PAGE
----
Trump vs. Biden: Comparing presidential track records

Despite these headwinds, Wikler said that the Biden 2024 campaign has a big advantage over the one in 2020: in-person campaigning. 

In 2020, he said the Biden campaign took the COVID-19 pandemic seriously and, therefore, didn’t really host in-person events or knock on doors. Conversely, the Trump campaign knocked on 2 million doors. That disparity will not happen this time around, Wikler said.

The Biden-Harris campaign says they’re not taking anything for granted and “will continue to highlight President Biden’s work to bring down costs for families and the threat Trump poses to our economy, our freedoms, and our democracy. Trump is far out-of-step with voters with his plans to ban abortion nationwide and kill good-paying Wisconsin jobs,” according to Wisconsin communications director Brianna Johnson.

Trump campaign

Chair of the Republican Party of Wisconsin, Brian Schimming, knows that Wisconsin will be a tight race and is working closely with the Republican National Committee and the Trump campaign to eke out a win.

Trump’s senior campaign strategist, Chris LaCivita, knows Wisconsin well. He successfully helped run GOP Sen. Ron Johnson’s reelection campaign. Wikler said he expects LaCivita to leverage his knowledge of the state for Trump’s benefit.

Staff on the ground in Wisconsin are focused on election integrity and grassroots organizing, according to an RNC spokesperson.

Schimming says that last year, they recruited 5,500 poll workers, 1,000 of whom were used in the recent spring election. After Trump’s April second rally in Green Bay, they filled about 1,000 volunteer shifts for poll watchers.

A Republican official says there’s currently a plan to open 30 offices, and volunteers are being trained in election integrity and organizing.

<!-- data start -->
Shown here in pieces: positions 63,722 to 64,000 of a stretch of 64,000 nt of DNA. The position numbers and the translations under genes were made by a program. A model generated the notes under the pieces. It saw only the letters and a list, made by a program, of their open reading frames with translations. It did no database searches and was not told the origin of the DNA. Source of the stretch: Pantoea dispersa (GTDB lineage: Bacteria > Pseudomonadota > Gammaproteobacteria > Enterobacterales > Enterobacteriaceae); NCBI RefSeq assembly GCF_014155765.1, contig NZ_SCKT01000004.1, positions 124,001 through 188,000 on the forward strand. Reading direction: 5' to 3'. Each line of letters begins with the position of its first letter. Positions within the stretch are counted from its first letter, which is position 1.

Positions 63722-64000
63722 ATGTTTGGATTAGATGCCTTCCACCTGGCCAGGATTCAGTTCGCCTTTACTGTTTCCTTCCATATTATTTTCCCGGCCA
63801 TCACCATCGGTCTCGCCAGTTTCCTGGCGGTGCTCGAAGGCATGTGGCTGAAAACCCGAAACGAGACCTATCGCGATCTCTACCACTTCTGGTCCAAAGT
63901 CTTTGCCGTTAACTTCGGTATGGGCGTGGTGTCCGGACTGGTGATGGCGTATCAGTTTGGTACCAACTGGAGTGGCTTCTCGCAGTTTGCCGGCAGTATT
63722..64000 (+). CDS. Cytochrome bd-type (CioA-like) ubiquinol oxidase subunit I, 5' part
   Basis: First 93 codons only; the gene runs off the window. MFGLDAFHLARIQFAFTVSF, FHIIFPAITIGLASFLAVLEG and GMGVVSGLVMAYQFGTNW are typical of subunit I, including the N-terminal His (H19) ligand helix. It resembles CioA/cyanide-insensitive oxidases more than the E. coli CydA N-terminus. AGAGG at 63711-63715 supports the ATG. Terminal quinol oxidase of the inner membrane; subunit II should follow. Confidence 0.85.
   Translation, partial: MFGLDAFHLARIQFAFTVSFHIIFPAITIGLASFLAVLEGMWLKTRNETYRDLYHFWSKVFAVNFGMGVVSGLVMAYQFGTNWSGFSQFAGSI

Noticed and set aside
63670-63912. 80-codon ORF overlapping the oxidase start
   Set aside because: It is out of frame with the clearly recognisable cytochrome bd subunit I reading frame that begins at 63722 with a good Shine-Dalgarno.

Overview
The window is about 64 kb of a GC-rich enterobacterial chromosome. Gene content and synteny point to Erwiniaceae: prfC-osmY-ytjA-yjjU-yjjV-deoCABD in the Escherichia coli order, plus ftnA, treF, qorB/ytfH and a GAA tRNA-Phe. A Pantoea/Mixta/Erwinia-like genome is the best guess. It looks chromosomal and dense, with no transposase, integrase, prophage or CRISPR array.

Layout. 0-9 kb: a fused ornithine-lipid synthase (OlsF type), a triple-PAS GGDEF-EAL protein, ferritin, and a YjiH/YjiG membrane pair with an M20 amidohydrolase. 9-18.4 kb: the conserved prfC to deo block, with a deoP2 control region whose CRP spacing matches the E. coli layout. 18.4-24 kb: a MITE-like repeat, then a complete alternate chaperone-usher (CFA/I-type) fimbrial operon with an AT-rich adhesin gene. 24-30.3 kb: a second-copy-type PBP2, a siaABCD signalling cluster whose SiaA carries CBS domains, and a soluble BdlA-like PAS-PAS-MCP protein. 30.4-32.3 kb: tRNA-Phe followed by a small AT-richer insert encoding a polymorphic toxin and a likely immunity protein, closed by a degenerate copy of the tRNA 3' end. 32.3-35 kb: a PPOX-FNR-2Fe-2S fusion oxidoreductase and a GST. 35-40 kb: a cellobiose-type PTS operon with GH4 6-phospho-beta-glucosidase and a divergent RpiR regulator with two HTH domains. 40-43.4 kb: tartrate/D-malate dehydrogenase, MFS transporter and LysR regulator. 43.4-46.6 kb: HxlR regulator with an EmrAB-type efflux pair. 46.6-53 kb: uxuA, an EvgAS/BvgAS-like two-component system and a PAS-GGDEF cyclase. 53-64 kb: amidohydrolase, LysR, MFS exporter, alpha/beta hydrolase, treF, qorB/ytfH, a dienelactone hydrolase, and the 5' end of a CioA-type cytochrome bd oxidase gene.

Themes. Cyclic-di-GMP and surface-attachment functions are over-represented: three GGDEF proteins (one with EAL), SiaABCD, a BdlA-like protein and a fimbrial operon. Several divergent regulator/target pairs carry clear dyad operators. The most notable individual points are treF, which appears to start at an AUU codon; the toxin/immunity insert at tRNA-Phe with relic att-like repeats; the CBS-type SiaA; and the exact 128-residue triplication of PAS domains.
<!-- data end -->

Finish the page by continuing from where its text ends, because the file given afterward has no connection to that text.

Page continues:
Schimming said the Republican Party of Wisconsin “has already made over 180,000 voter contacts for the 2024 cycle.” 


Trump, Biden agree to debate June 27, Sept. 10

In addition to door-knocking, volunteers are also being trained to use their social media. At the state’s GOP convention this week, Schimming plans to show “how easy and secure it is to volunteer, vote, and make a difference in this election” from his phone.

Aside from turning out their base, Schimming said they’re focused on low-propensity voters, undecideds and disenchanted Democrats. The message to those voters will focus on the economy, the border and national security.

While inflation in the Midwest is lower than the rest of the country (2.8% versus 3.4%) and gas prices in Wisconsin are lower than the national average and lower by more than six cents compared to last year, Republicans believe Wisconsinites are still struggling. 

Schimming said, “We intend to present voters a clear choice between the records of Trump and Biden” when it comes to the economy, citing the rise in cost of goods as evidence for their economic argument. They believe Americans were better off under Trump on all three of the main issues they’ll focus on.

“By combining forces and operations, The Trump campaign and RNC are deploying operations that are fueled by passionate volunteers who care about saving America and firing Joe Biden,” said Trump Campaign senior adviser and RNC Chief of Staff Chris LaCivita.

The campaign declined to provide further details on their strategy when asked.

When it comes to the final result, both parties are cautiously optimistic, citing enthusiasm and organization as the keys to their success.